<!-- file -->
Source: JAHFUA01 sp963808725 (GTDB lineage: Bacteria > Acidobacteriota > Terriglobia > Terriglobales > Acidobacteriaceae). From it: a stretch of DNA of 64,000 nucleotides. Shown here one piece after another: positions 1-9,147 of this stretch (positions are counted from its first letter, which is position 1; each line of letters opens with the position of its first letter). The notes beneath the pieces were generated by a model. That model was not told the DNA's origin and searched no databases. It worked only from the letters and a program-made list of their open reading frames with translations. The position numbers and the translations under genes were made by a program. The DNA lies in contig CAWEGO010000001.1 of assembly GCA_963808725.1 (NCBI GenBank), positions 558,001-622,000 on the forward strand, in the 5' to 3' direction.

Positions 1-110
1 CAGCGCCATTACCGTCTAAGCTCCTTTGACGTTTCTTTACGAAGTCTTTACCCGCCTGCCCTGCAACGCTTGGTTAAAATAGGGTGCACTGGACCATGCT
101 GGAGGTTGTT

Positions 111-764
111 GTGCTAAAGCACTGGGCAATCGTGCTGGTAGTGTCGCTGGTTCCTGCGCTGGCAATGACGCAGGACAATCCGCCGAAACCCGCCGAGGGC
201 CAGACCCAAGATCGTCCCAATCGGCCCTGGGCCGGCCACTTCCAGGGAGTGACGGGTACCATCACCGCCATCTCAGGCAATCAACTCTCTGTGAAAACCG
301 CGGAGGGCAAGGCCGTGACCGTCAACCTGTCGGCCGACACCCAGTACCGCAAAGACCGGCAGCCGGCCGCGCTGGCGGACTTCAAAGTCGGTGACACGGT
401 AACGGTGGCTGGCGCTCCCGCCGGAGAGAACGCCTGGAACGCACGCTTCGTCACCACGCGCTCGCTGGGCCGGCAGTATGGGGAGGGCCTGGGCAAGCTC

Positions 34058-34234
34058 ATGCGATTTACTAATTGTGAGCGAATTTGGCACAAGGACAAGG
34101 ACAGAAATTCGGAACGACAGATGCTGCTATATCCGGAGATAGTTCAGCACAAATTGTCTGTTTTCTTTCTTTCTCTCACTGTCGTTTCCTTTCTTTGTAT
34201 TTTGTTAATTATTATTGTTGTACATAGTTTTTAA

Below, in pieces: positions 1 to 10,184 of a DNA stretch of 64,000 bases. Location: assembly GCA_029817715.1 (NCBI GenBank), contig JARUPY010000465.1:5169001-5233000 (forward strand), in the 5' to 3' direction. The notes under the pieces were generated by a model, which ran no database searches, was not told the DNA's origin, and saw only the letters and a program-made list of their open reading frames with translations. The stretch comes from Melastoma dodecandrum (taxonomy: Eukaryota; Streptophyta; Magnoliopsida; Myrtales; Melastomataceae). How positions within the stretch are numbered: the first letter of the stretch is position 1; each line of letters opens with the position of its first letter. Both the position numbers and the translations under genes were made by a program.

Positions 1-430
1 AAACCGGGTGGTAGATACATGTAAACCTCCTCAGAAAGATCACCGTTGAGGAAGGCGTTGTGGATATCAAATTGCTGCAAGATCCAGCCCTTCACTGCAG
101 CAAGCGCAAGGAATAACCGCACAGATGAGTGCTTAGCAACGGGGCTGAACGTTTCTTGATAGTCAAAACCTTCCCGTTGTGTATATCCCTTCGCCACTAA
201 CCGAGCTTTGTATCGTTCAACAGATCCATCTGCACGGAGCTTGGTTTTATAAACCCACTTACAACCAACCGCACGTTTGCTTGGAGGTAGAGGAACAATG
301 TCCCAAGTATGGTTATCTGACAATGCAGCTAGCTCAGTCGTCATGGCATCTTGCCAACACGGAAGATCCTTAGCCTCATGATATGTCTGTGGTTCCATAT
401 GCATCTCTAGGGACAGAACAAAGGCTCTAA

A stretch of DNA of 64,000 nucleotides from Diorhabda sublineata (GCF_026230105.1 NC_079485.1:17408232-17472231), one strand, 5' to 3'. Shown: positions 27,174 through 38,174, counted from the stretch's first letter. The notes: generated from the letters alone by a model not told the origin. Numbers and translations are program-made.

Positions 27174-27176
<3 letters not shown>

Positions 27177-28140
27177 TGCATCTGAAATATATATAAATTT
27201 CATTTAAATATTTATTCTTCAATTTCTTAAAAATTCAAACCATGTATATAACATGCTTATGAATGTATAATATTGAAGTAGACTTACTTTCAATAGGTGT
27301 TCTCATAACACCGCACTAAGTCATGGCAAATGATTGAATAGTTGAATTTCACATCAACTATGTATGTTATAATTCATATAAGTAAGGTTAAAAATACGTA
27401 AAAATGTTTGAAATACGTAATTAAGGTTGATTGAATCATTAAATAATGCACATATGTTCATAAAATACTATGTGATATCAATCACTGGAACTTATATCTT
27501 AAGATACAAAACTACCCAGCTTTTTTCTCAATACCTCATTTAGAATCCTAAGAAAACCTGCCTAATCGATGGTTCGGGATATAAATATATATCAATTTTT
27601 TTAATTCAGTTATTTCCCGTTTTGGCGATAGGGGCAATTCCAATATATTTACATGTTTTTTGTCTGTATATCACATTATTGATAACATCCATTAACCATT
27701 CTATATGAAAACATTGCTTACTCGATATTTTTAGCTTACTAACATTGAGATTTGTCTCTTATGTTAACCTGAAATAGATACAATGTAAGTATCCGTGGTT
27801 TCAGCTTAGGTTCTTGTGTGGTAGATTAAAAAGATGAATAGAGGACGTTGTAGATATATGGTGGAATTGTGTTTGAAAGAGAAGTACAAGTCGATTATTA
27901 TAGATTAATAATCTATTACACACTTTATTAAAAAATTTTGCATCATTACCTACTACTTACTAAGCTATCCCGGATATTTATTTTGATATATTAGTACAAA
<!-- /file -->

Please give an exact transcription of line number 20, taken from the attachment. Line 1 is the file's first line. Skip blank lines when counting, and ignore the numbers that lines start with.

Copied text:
401 GCATCTCTAGGGACAGAACAAAGGCTCTAA